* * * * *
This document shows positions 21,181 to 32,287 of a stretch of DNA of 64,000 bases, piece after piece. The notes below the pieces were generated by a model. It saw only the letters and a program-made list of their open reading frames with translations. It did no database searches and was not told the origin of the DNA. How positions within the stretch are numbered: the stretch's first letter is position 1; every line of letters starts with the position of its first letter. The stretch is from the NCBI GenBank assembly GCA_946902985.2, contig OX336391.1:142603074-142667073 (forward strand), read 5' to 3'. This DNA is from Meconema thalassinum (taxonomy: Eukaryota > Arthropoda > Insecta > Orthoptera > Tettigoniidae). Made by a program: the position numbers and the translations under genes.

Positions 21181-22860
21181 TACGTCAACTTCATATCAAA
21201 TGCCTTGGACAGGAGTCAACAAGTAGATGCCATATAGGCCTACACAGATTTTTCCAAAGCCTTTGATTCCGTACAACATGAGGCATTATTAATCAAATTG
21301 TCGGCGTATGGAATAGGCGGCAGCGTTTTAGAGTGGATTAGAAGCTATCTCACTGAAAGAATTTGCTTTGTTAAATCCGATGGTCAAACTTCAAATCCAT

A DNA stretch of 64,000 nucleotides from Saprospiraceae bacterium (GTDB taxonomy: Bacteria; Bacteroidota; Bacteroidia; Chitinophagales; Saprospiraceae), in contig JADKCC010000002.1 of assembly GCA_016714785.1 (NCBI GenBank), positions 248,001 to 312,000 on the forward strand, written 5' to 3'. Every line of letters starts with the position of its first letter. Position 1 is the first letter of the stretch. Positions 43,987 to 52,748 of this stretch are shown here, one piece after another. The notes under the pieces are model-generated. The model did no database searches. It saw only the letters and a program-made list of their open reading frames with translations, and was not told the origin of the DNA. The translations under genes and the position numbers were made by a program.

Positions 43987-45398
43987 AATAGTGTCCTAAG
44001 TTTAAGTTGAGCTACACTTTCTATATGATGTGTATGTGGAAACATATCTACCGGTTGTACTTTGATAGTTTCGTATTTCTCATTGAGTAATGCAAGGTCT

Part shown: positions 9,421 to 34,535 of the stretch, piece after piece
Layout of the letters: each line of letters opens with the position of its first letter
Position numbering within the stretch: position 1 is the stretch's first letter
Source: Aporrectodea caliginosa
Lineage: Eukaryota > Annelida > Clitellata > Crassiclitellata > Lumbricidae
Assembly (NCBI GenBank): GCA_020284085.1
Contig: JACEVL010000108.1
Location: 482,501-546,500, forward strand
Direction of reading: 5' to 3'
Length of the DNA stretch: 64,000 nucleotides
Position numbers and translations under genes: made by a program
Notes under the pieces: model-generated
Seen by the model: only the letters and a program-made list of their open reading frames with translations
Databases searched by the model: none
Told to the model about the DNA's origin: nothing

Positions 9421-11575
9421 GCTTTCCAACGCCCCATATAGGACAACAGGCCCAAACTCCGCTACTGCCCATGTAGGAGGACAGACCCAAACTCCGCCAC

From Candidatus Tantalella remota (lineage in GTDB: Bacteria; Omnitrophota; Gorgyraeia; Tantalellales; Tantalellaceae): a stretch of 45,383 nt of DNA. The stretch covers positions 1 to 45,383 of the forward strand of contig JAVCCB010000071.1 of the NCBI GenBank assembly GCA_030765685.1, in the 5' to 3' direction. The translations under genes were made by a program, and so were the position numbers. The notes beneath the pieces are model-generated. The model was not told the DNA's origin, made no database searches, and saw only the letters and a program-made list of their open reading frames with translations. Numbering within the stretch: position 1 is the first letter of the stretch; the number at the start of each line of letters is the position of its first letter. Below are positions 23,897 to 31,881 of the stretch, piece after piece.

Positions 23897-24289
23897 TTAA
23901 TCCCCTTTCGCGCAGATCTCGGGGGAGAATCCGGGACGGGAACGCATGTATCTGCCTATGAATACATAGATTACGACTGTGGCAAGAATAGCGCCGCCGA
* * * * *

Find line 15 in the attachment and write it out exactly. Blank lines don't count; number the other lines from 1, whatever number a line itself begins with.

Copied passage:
Assembly (NCBI GenBank): GCA_020284085.1